When a friend sends you home from a dinner party with a grocery bag full of her surplus fruit, there’s bound to be a bowl of pears you can’t quite devour before they get too ripe. This fact remains true no matter how many salads, croustades, soups, canapes, or batches of ice cream you make. Pear butter makes good use of these softies, of course, but there’s only so much toast — and so many hostess-gift occasions — in a year.
Preserving fruit in liquor is a time-honored way of extending its shelf life; we’ve made brandied plums many times. They’re incredibly simple to make, and they’re fabulous served warm alongside good vanilla ice cream, or baked in a boozy clafoutis. But here’s the dirty little secret: When all is said and done, the steeping liquid might even be better than the plums themselves.
One of my favorite fruit liqueurs is a pear cognac called Belle de Brillet, a spicy-sweet nip of autumn in a glass. It’s lovely all on its own, and it makes a glorious addition to Champagne (with or without candied-ginger vodka). So deep is my affection for the Belle, and so cher its pricetag, I have to ration my doses; if I sipped to my heart’s content, we’d be in the poorhouse by year’s end.
You see where all this is going, clever reader?
My homemade, locavore pear brandy is one of those “so-simple-there’s-no-recipe” recipes: Cut your ripe pears in half, and remove the core. Chop the unpeeled fruit into large chunks, and put them into a scrupulously clean glass or ceramic container. Top with a decent brandy — Korbel‘s based in Guerneville, if you’re keeping things close to home — and let sit, covered, for 3 or 4 days.
At the end of the steeping period, drain the brandy through a colander into a scrupulously clean glass or ceramic bowl; contrary to your frugal desires, do not press on the pears to release more juice. (If you absolutely cannot resist, press them into a separate container and drink this cloudy stuff first.)
Filter the drained brandy through successive layers of cheesecloth (one layer first, two layers the next time, etc) until the mixture looks reasonably clear. Clean out your steeping jar — scrupulously, of course — and store the filtered liquid in it. Refrigerate, resisting the urge to pick up the jar and peek at it, at least overnight.
After resting the infusion, ladle the liquid through a coffee filter set into a small sieve; I complicate things by placing the filter + sieve contraption on top of a metal funnel, and draining everything directly into a large storage bottle. You may prefer to keep things simple by first straining into a bowl. (You know what kind and how clean, right?) You’ll probably want to change filters at the end of each funnel-full of brandy; the microscopic pieces of pear that you’re removing will clog the filter and slow process considerably if you re-use the filters, especially as you get to the bottom of your jar, where the sediment has collected. The more times you filter, the longer the brandy will last before developing ‘off’ flavors. I always re-filter when making smaller gift-sized bottles.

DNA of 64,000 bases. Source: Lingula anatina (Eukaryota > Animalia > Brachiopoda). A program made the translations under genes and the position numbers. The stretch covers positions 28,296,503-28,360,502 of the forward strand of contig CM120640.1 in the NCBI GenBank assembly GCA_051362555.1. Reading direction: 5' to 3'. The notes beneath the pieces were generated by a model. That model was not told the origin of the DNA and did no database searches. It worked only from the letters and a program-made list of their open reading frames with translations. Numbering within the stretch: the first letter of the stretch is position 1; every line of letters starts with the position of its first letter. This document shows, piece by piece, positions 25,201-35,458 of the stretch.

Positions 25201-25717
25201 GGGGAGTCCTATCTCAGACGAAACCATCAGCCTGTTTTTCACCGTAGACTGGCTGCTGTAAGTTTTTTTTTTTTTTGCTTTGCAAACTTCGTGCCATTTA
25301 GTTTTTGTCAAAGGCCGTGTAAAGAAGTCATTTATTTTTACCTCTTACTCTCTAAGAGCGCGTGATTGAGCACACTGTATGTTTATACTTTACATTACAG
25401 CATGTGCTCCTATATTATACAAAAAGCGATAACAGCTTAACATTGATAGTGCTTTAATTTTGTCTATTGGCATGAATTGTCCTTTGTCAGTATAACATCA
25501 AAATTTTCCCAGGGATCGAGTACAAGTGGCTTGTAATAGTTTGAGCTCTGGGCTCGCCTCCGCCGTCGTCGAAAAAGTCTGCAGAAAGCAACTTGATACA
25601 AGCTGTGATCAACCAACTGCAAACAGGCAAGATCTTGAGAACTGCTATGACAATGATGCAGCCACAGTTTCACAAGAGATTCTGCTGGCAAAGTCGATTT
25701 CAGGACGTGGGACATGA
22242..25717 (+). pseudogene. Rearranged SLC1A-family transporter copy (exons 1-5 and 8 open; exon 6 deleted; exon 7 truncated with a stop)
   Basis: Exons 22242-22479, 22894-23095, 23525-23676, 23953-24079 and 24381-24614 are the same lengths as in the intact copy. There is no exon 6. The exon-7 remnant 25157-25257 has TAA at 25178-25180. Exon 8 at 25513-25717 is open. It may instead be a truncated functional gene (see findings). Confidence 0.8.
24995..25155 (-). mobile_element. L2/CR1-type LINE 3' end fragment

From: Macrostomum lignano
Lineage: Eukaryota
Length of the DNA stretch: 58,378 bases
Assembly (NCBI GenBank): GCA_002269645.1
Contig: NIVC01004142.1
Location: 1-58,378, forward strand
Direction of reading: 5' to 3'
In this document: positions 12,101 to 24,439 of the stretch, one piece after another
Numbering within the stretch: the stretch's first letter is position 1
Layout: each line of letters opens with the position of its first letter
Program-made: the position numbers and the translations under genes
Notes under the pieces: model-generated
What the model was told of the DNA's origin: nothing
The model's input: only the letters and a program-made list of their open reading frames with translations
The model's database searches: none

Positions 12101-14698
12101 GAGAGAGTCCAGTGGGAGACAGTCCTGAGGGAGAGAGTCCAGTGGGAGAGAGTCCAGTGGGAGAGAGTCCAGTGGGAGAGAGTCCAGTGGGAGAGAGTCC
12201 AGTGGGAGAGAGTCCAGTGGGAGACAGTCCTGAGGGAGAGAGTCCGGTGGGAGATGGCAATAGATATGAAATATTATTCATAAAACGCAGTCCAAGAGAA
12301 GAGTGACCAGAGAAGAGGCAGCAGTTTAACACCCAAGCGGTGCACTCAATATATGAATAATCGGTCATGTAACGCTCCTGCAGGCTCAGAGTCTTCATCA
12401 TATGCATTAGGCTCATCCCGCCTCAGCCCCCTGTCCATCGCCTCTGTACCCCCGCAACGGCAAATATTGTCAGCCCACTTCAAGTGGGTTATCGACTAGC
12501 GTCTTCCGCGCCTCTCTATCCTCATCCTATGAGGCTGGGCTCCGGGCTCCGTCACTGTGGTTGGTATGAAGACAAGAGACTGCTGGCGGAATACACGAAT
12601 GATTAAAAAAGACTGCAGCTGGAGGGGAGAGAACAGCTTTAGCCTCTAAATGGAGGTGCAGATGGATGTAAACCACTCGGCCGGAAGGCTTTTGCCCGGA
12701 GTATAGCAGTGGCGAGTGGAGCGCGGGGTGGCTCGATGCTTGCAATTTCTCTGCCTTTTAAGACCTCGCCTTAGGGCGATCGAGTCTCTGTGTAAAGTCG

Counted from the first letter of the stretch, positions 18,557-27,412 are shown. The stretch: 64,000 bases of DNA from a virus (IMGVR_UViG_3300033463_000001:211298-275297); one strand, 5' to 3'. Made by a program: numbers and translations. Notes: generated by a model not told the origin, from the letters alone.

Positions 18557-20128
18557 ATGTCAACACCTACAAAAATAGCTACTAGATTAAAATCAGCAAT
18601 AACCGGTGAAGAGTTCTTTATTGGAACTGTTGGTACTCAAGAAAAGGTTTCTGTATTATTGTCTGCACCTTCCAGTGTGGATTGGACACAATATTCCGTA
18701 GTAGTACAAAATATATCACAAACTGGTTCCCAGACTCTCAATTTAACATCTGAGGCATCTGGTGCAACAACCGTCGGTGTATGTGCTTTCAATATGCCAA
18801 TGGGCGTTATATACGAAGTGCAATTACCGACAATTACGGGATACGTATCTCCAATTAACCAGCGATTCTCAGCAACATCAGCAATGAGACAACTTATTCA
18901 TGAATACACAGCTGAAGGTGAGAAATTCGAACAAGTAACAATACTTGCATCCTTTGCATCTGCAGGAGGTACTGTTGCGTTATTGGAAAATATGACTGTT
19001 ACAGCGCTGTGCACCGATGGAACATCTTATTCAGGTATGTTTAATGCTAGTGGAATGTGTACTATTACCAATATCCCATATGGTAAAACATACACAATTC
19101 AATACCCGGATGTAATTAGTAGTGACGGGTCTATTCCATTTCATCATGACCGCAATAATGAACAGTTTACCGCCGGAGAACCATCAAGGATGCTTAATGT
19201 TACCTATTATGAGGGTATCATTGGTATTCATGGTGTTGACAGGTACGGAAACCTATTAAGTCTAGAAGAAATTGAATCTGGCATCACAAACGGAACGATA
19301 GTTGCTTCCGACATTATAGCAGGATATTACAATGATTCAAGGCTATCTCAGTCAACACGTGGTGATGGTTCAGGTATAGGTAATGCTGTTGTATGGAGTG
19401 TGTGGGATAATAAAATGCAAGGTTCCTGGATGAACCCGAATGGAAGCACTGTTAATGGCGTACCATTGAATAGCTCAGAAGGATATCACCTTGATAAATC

Once you get the brandy filtered, taste your final product. I found my batch to be quite drinkable right out of the bottle, but Cookie’s pears were so ripe we had to cover them with a towel to keep the fruit flies at bay. If you prefer something sweeter, feel free to add simple syrup, agave syrup, or honey to taste.
I don’t usually store my infusions in the refrigerator — alcohol acts as its own preservative — but pear brandy goes south more quickly than other fruit liqueurs. Unlike limoncello that will last virtually unchanged for a year or more, pear brandy experiences a noticeable loss of flavor by the third day. It will be delicious for weeks and drinkable for months, but it loses its evanescent crispness by the end of the first week. Enjoy it (or, better yet, share it) right away.